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Criminal Defense Attorney Helps “Sting” His Own Clients

On January 23, 2009, Chevaliee Robinson was sentenced to 15 years by a U.S. District Court in Ohio after pleading guilty to drug conspiracy and money laundering charges. Robinson’s arrest was one of 30 made by federal agents in connection with an undercover sting operation that lasted more than three years. The primary informant in the investigation was Robinson’s attorney, Frank Pignatelli.

Court records indicate that Pignatelli was facing indictment as a co-conspirator for allegedly helping his clients purchase “stash houses,” which were to be used to store drugs and money. Instead, he avoided prosecution by turning on his clients and becoming an informant. Information provided by Pignatelli led authorities to seize hundreds of pounds of cocaine and marijuana, as well as over $3 million in cash and property.

Although many people expressed outrage or disgust at Pignatelli’s questionable behavior, his own attorney, Lawrence Vuillemin, said he had “acted responsibly and as required under the law.” Be that as it may, others believe that lawyers who inform on their clients make a mockery of attorney-client privilege.

Robinson’s new attorney, James Campbell, said Pignatelli’s decision to turn on his client “leaves a bad taste in my mouth.” Legal analyst Dan Recht stated, “It is in fact outrageous. All involved in the criminal justice system and citizens themselves should be outraged by it.”

Criminal defense attorney Scott H. Greenfield was more blunt and less polite. “It is, quite plainly, about as inconceivably ruinous to the integrity of the criminal justice system for a person masquerading as a criminal defense lawyer to use the information obtained to rat people out,” he said. “[T]here is no place horrific enough in the bowels of hell for the soul of a lawyer who would flip on his clients to save his sorry criminal butt.”? Adding insult to injury was the fact that Pignatelli continued to practice law after cooperating with federal investigators, though he now practices in Colorado instead of Ohio. Under the circumstances, one must wonder if any of Pignatelli’s current clients are aware of his cavalier attitude regarding attorney-client confidentiality.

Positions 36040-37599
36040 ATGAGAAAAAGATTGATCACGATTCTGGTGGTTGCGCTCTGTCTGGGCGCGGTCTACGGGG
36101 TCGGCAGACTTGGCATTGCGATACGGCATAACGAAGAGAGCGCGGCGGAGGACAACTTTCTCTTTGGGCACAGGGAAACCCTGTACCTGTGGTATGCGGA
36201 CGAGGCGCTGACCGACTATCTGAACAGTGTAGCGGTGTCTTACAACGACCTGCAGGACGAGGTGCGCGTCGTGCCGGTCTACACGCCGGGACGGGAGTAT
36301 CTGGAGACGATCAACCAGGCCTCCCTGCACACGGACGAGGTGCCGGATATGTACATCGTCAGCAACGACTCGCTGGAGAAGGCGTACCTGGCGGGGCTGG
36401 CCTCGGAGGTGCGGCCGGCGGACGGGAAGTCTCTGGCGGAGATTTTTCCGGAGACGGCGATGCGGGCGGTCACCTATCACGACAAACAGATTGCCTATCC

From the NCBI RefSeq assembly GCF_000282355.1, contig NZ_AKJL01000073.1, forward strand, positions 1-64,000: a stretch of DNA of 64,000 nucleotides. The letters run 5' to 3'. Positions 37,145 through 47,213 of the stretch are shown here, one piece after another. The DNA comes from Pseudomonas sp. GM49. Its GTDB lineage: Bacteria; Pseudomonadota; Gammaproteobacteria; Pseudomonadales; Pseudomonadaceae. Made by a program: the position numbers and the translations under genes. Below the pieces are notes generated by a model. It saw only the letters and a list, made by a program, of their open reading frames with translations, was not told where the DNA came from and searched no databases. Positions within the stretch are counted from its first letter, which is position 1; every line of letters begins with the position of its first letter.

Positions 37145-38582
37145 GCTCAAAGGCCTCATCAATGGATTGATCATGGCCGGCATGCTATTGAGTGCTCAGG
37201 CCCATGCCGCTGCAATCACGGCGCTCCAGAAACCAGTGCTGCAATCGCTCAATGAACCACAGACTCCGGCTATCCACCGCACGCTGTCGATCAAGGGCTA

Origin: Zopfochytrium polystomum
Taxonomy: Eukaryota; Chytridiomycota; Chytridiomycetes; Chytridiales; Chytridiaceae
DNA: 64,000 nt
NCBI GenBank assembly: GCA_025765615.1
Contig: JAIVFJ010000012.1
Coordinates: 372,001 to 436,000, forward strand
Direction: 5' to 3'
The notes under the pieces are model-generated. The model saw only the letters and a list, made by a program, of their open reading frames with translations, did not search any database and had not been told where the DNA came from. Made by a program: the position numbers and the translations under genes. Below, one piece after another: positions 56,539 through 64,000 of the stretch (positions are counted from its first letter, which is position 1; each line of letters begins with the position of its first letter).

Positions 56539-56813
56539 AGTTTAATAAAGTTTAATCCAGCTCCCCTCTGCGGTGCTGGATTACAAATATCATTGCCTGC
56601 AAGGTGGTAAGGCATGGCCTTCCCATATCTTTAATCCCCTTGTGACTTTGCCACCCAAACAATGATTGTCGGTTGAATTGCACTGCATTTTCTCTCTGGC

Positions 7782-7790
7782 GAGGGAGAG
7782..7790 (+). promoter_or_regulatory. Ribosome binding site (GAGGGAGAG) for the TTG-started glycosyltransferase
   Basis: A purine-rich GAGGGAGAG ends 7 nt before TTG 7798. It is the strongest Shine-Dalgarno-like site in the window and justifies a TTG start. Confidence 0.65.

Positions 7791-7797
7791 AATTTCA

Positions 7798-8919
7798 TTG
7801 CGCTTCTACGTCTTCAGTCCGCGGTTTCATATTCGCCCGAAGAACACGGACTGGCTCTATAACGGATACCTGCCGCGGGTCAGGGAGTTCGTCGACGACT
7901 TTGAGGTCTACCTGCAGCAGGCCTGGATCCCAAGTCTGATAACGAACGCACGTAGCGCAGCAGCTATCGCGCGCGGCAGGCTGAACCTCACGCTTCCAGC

Apparently that issue also concerned Colorado authorities. On February 4, 2009, the Colorado Supreme Court’s Office of Attorney Regulation announced it had filed a petition to suspend Pignatelli’s law license. He is accused of failing to disclose that he was the subject of a federal criminal investigation in Ohio at the time he applied to the Colorado bar. He also faces allegations of neglecting his clients in Colorado, and the disciplinary charges further address the attorney-client privilege issue.

But not everyone is unhappy with Pignatelli. As it turns out, his actions will serve as a boon for local law enforcement agencies. According to a spokesman for the Criminal Investigative Unit of the IRS, local law enforcement budgets will soon receive a large portion of the money seized during the federal investigation with Pignatelli’s help.

Sources:, Beacon Journal, Colorado Supreme Court press release,,

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